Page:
When we think about the role of higher education institutions as producers of information that promotes the welfare of those living in the various regions of the country, we take as our starting point the drawing up of welfare reports that are intended to be part of the welfare management of municipalities. Political decisions based on information provided by welfare reports can influence the polarisation of the country, e.g. whether its regions differentiate in terms of migration gain or loss or well-off and disadvantaged populations. In order to make justifiable political decisions concerning welfare, there is a need for statistical data that describes the welfare of the areas and the view and experience information of the authorities and of the population about the welfare of the population and the functionality of welfare services it can use. However, the welfare reports intended to be drawn up by municipalities should be replaced by regional welfare reports containing the above-mentioned information and drawn up by researcher groups formed by the higher education institutions responsible for the education in health care and social services, the Centres of Excellence in Social Welfare and the research institutions operating in different regions.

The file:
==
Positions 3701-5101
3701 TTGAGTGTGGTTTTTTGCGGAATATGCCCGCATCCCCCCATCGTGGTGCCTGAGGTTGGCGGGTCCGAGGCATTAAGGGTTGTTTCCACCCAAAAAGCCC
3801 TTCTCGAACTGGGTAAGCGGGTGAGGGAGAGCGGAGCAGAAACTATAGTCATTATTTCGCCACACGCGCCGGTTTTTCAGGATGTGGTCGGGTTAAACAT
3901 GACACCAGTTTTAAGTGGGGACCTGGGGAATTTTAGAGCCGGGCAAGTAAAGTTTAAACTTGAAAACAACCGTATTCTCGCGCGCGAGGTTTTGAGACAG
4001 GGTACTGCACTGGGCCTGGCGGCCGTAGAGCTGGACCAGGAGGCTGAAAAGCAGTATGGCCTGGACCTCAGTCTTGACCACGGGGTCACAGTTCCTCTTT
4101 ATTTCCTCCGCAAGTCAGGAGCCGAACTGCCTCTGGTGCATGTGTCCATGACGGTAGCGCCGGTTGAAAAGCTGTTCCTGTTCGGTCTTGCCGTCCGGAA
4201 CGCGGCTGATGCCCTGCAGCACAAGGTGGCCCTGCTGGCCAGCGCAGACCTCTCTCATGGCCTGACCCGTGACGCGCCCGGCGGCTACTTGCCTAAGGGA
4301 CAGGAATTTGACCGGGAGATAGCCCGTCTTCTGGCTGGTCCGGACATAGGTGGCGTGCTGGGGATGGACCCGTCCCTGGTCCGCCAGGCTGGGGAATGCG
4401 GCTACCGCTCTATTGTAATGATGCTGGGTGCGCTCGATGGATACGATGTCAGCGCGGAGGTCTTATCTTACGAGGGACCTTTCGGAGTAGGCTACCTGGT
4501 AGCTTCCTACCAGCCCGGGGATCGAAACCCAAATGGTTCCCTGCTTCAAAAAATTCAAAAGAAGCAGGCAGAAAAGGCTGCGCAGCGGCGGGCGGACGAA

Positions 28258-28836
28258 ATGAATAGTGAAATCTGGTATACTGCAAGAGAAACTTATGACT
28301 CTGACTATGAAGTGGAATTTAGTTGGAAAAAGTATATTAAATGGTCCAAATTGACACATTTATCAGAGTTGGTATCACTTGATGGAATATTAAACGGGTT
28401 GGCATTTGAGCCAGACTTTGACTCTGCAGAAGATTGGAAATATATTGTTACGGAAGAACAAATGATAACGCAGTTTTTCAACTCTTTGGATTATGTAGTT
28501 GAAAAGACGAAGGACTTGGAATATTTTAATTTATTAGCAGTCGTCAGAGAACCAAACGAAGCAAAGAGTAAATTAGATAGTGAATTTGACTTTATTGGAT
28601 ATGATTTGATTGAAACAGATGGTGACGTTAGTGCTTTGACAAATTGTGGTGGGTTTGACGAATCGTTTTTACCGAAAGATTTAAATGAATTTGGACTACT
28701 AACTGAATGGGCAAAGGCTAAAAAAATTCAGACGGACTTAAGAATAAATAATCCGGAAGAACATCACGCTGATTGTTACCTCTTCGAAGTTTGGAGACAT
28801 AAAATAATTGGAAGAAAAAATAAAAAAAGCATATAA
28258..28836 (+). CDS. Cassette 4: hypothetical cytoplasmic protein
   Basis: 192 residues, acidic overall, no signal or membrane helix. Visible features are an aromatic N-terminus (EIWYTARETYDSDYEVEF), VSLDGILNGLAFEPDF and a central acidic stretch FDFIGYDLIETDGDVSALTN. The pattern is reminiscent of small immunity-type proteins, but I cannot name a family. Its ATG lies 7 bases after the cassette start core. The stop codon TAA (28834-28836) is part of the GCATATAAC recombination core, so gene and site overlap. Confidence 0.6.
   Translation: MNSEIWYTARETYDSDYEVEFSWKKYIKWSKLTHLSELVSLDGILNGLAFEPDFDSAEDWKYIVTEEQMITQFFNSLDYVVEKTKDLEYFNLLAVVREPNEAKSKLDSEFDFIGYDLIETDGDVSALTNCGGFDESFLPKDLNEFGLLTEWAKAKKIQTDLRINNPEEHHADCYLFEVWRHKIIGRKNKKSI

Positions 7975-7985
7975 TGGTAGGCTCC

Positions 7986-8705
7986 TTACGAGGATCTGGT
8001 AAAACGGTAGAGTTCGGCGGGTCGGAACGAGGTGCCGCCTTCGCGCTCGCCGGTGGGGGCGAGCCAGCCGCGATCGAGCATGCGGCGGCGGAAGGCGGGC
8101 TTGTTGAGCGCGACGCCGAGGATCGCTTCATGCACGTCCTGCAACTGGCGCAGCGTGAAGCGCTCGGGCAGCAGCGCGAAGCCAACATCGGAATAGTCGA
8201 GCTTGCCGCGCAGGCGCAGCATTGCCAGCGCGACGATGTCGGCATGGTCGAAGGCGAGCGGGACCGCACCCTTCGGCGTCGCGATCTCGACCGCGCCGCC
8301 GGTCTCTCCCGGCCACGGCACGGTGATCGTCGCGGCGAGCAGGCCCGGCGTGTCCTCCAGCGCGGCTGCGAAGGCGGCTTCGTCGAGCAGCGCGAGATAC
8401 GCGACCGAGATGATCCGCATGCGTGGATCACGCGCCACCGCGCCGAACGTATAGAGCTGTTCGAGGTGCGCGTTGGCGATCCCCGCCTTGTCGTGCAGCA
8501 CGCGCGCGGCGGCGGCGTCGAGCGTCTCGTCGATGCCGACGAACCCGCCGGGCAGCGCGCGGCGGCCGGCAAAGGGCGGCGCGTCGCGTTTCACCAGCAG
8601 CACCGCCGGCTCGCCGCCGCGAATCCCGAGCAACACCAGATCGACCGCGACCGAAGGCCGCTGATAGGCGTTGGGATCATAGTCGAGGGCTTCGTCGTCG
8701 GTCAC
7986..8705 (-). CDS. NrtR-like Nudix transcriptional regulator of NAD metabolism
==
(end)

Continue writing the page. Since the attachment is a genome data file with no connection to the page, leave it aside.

Keywords: regional development, welfare barometer, welfare account, welfare report, service system, social services, health care
Jaana Laitio, Degree Programme in Customer-Oriented Development in Social Service Work, Laurea University of Applied Sciences
Saara Jäämies,Degree Programme in Service Innovation and Design , Laurea University of Applied Sciences
Sanna Juvonen, Master of Education, Senior Lecturer, Laurea University of Applied Sciences
In the future, the population of the world centralizes more and more in cities. The development of urban areas has a major impact on sustainable development of the European Union and its citizens from the economical, ecological, and social point of view. At the same time, urban areas are places where different challenges, inequalities, unemployment and poverty are concentrated. The development of municipal and urban areas and the skills of employees working there need to be ensured in a changing environment. The key challenges and at the same time competences of experts in the future municipalities are to work with digital services and to strengthen the inclusion of residents, as well as to promote human-centered work in changing environment.
Key words: public sector, municipality, employee, future, competence, Social Service Degree Programme, Degree Programme in Service Innovation and Design